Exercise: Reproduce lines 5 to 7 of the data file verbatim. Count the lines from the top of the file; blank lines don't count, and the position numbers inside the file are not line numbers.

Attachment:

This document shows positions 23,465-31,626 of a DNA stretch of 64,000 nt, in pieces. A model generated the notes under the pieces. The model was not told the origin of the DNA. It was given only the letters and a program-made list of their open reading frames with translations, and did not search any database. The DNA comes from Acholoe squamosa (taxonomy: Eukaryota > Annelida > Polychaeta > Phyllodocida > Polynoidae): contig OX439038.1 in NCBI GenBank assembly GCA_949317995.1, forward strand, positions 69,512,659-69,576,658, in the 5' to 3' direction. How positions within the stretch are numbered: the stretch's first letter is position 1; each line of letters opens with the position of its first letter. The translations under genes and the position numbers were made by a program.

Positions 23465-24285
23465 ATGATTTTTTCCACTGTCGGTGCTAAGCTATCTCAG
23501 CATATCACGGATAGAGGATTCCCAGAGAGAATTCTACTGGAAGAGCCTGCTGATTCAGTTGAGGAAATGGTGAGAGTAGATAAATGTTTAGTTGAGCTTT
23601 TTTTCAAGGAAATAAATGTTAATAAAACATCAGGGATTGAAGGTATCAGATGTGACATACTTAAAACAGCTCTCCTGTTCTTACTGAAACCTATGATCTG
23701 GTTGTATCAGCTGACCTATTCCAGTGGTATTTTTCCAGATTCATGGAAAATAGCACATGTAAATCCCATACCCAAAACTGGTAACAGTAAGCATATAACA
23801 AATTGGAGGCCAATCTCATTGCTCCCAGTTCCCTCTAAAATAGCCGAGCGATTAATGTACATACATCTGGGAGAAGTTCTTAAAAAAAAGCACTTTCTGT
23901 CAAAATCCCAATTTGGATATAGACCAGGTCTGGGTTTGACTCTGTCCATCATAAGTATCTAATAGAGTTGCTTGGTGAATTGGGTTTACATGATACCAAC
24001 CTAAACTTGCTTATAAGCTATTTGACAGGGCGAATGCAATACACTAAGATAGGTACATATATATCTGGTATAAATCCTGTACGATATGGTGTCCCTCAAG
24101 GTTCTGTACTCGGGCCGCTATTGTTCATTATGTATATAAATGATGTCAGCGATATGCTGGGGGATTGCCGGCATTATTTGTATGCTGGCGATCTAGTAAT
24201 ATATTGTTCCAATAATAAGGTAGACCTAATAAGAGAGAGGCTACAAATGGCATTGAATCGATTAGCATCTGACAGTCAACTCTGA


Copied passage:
23601 TTTTCAAGGAAATAAATGTTAATAAAACATCAGGGATTGAAGGTATCAGATGTGACATACTTAAAACAGCTCTCCTGTTCTTACTGAAACCTATGATCTG
23701 GTTGTATCAGCTGACCTATTCCAGTGGTATTTTTCCAGATTCATGGAAAATAGCACATGTAAATCCCATACCCAAAACTGGTAACAGTAAGCATATAACA
23801 AATTGGAGGCCAATCTCATTGCTCCCAGTTCCCTCTAAAATAGCCGAGCGATTAATGTACATACATCTGGGAGAAGTTCTTAAAAAAAAGCACTTTCTGT